We’re probably all well aware that salt is a known for being a big baddie in the world of healthy eating, but is it really as simple as that? Making sure there’s some salt in the diet is actually beneficial to us, and there is such a thing as ‘good’ and ‘bad’ salt, too.

Let’s have a look at the role salt plays in our health, and why it might not be as bad for us as we once thought.



saltSalt makes the body hold onto water, and that can cause weight gain and increase blood pressure – at least until the kidneys flush the salt out of the system. But it is believed that the effect of a salty diet on blood pressure is far more long-lasting, and can lead to hypertension, stroke and even death if unchecked.

The DASH-sodium study carried out in the USA in 2001 found that subjects on a lower sodium diet had significantly lower blood pressure than a control group. Studies like these are why salt is often put at the top of our list of ‘things to avoid’ in our diet.

Other more recent studies, however, suggest that a national decline in smoking and a general upsurge in healthy eating and food awareness clouds the waters and makes it more difficult to blame salt for health complications like heart disease.



Sodium – rather than salt specifically – is actually an essential electrolyte. An electrically-charged molecule, sodium along with potassium maintains electrical gradients across cell membranes – critical for nerve transmission, muscular contraction, and all sorts of other bodily functions. In essence, we need sodium.

Lots of foods contain naturally-occurring sodium, but most of the sodium in our diet comes from salt. Studies at the University of Pennsylvania, for example, go so far as to suggest that slashing your salt intake can actually be dangerous, since the body needs a certain amount of sodium. The kidneys will secrete an enzyme called renin if it’s starved of salt, and this can actually trigger hypertension.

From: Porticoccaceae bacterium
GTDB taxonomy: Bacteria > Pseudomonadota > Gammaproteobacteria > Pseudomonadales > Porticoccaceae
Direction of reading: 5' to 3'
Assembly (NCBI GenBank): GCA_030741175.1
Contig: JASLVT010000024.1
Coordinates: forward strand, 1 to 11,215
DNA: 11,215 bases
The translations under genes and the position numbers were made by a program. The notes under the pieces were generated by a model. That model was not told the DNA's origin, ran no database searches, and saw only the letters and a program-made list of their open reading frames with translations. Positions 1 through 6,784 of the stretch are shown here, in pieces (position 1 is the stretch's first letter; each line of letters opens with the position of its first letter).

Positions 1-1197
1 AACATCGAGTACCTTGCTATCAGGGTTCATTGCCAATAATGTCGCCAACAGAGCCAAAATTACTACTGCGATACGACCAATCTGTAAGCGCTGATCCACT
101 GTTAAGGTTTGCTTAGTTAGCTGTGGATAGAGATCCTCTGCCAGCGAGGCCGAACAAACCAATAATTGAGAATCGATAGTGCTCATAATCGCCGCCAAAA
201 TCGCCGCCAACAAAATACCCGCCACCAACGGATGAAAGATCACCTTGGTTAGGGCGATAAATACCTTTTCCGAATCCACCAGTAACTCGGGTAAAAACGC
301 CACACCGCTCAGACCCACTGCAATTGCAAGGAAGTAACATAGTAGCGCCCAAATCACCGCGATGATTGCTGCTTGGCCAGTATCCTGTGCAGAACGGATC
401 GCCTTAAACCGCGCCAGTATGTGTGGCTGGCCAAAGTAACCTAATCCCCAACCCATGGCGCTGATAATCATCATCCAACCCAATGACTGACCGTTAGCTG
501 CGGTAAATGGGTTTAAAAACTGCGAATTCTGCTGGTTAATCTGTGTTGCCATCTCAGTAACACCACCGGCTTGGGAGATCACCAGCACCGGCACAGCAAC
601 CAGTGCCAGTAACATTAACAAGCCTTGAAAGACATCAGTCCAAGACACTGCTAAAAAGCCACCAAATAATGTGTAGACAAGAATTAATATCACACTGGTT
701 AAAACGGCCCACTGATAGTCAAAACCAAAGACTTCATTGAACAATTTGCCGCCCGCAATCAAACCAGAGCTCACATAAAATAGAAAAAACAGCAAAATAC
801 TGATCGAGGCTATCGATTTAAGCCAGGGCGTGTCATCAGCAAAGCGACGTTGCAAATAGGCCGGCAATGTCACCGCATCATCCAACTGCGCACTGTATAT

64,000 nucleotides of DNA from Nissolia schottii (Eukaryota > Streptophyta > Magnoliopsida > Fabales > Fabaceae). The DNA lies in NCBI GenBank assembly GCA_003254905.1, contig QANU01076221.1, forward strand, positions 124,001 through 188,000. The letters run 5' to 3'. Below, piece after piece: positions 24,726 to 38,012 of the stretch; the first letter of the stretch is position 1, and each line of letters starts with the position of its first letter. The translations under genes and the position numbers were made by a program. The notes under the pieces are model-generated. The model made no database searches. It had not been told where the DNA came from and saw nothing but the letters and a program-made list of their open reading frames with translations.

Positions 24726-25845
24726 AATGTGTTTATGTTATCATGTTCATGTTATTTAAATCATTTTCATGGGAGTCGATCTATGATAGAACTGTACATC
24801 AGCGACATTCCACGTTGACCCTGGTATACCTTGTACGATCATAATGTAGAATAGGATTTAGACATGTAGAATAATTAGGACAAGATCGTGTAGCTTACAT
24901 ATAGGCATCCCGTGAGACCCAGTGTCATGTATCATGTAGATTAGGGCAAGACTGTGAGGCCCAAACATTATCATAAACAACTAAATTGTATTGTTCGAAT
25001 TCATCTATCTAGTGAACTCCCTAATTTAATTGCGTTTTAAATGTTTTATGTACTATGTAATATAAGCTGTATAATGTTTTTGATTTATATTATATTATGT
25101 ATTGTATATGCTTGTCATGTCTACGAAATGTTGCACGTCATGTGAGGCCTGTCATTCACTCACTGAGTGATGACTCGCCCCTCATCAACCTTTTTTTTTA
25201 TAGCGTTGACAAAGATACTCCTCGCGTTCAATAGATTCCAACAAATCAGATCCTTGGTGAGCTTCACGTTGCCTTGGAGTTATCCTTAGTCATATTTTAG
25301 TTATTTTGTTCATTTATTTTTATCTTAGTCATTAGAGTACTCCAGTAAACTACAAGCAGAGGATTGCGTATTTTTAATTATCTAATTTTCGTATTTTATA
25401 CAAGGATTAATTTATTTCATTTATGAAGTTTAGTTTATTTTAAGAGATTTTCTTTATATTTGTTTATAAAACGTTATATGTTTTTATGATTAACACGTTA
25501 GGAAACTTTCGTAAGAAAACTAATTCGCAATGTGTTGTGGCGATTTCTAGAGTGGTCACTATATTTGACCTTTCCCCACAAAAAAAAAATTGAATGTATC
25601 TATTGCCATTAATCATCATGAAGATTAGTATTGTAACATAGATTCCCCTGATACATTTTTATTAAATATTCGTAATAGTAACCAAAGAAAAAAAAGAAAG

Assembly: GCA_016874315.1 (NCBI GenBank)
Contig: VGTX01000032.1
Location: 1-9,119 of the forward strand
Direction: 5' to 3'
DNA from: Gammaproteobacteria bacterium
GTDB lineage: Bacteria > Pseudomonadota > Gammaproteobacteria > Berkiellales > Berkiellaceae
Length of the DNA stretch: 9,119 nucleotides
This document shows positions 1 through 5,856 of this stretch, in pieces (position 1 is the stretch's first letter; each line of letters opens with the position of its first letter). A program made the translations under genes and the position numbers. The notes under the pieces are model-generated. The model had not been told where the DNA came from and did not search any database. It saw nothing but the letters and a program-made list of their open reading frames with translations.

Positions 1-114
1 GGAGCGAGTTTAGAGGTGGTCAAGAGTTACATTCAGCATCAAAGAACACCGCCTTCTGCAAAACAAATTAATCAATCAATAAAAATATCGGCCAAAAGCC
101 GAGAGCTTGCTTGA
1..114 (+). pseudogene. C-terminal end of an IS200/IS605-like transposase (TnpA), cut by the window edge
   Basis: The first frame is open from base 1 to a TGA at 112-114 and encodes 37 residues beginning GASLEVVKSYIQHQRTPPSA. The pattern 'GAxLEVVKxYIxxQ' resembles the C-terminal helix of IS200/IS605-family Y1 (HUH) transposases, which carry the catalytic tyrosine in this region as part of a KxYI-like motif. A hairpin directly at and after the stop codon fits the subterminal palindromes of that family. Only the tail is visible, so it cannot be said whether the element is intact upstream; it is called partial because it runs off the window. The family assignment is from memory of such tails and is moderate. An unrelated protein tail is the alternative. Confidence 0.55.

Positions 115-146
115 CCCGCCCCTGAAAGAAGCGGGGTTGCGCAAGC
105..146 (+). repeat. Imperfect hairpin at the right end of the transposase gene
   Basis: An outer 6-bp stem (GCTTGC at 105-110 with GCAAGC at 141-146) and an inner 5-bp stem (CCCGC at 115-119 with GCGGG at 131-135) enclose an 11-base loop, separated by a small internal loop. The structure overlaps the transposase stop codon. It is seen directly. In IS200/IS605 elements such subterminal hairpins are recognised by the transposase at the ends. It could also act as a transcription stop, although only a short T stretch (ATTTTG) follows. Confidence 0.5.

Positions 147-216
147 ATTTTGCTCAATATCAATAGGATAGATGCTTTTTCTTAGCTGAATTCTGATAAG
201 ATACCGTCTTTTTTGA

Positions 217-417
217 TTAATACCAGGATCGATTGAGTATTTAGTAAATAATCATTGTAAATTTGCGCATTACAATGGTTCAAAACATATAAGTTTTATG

Research published in The Journal of Clinical Endocrinology and Metabolism this year has linked low sodium diets to heart failure and type-II diabetes, citing low sodium-to-potassium ratios as a damaging equation.


A Healthy Compromise

So banishing salt from your diet altogether may not be the answer, but re-educating those tastebuds to crave less salt is a great idea. This will also encourage you to experiment and try out new seasonings and ingredients, broadening your kitchen repertoire in the process.

Be aware, however, that your sodium requirements may be different to that of others. An ‘adequate’ amount of sodium per day for an adult is 250 – 500mg, and the tolerable upper limit for daily sodium intake is generally agreed to be 2300mg. Those over fifty should try and cap their intake at 1500 mg, and people over 70 should consume no more than 1200mg. People on a low-carb diet, however, should be aware that regimes like these encourage the body to shed excess water and salts, so somewhere 3000 – 5000mg sodium per day is recommended to ensure that essential electrolytes are not lost. Consulting a dietician or nutritionist for more specific guidelines is always recommended.